Brach Eichler’s health law practice offers an array of services to clients across the healthcare field in such areas as physician and hospital contracts; corporate governance and compliance; health care mergers and acquisitions, administrative and judicial litigation; and state and federal regulatory advice. Clients reflect a cross-section of the healthcare industry, including large physician groups, individual practitioners, hospitals and hospital systems, medical staff organizations, physician specialty societies, health care trade associations, from long-term care facilities, home health agencies, and patients and providers seeking insurance coverage and proper reimbursement. The Chambers USA Guide to America's Leading Lawyers for Business included Brach Eichler as having among the five leading healthcare law practices in New Jersey.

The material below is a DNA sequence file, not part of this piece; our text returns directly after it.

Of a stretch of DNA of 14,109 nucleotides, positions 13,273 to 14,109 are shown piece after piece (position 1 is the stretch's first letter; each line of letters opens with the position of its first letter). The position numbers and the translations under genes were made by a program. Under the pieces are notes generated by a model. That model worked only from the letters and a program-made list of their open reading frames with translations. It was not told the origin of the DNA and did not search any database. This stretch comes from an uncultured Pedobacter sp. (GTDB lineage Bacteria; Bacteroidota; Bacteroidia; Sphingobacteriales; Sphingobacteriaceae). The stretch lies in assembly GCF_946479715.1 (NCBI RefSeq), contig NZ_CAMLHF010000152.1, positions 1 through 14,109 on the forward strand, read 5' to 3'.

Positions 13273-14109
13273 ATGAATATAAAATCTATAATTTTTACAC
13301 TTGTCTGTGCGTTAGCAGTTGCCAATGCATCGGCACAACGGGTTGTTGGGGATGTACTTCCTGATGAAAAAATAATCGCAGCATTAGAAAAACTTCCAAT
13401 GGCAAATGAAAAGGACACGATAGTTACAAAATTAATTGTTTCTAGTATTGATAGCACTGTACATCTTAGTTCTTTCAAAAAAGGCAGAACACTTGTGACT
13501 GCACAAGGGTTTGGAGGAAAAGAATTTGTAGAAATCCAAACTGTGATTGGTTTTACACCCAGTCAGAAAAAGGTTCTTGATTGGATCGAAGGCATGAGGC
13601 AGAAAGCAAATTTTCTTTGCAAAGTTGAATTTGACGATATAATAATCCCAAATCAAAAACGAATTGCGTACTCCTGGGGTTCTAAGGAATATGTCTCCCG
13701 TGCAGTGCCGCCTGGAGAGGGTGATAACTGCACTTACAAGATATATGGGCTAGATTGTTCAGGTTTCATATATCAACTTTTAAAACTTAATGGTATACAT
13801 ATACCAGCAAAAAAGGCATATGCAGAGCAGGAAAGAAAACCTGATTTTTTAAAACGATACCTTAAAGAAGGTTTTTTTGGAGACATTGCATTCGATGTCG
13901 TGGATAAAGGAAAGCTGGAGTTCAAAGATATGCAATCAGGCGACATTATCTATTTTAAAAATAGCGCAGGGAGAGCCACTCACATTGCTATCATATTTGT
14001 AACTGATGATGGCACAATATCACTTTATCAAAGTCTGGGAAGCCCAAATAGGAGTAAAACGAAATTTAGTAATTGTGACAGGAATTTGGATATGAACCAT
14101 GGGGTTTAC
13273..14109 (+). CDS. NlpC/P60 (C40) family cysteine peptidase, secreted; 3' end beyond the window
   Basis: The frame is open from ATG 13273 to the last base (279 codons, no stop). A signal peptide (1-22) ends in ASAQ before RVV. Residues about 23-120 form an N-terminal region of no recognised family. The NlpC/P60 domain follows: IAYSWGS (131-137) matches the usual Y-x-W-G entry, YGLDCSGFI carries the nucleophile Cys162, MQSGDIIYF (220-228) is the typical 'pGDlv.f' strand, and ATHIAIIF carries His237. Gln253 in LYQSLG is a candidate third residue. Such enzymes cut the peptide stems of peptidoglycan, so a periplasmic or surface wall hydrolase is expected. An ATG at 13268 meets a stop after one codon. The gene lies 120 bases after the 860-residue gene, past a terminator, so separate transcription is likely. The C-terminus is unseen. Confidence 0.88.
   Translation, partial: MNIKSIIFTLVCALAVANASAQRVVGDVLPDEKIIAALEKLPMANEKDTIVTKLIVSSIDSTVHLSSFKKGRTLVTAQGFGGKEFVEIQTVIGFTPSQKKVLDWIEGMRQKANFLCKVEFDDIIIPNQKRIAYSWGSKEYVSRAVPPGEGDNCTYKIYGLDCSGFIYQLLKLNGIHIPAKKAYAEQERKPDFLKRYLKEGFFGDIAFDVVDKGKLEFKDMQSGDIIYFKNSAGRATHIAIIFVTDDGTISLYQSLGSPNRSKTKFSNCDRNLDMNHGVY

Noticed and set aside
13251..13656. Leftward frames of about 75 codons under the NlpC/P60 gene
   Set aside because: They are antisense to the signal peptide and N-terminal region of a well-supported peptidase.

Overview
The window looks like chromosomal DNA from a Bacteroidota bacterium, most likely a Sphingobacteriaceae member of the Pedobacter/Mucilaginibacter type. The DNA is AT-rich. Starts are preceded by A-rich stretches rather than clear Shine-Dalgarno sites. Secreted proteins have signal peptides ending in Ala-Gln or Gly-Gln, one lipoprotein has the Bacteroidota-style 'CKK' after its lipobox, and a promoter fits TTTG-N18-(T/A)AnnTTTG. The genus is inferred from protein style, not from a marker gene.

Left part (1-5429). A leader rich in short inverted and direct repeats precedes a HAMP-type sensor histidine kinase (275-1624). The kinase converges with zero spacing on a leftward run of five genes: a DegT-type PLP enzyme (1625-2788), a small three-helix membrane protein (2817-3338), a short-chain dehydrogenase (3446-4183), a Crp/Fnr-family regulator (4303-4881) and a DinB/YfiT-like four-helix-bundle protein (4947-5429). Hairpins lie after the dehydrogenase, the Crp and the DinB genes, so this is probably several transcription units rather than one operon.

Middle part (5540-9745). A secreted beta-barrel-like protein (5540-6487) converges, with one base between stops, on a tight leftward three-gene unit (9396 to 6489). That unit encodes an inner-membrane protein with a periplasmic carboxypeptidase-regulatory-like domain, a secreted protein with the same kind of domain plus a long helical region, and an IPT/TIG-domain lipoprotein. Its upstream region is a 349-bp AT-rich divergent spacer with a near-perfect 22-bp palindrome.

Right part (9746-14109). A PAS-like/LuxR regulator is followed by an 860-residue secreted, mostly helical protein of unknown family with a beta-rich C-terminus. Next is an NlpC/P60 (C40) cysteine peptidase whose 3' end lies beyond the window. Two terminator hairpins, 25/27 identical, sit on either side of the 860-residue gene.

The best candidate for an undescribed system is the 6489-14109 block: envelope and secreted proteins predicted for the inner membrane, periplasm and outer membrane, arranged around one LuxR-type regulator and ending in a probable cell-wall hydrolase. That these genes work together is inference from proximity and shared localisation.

Brach Eichler LLC is a full-service law firm based in Roseland, N.J. With over 70 attorneys, the firm is focused in the following practice areas: Business Transactions & Financial Services, Criminal Defense and Government Investigations, Employment Services, Environmental & Land Use, Family Law, Health Law, Litigation, Patent, Intellectual Property & Information Technology, Real Estate, Real Estate Tax Appeals, Tax, and Trusts & Estates. Brach Eichler attorneys have been recognized by clients and peers alike in Best Lawyers in America, Chambers USA, and New Jersey Super Lawyers. Visit

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Nina Dietrich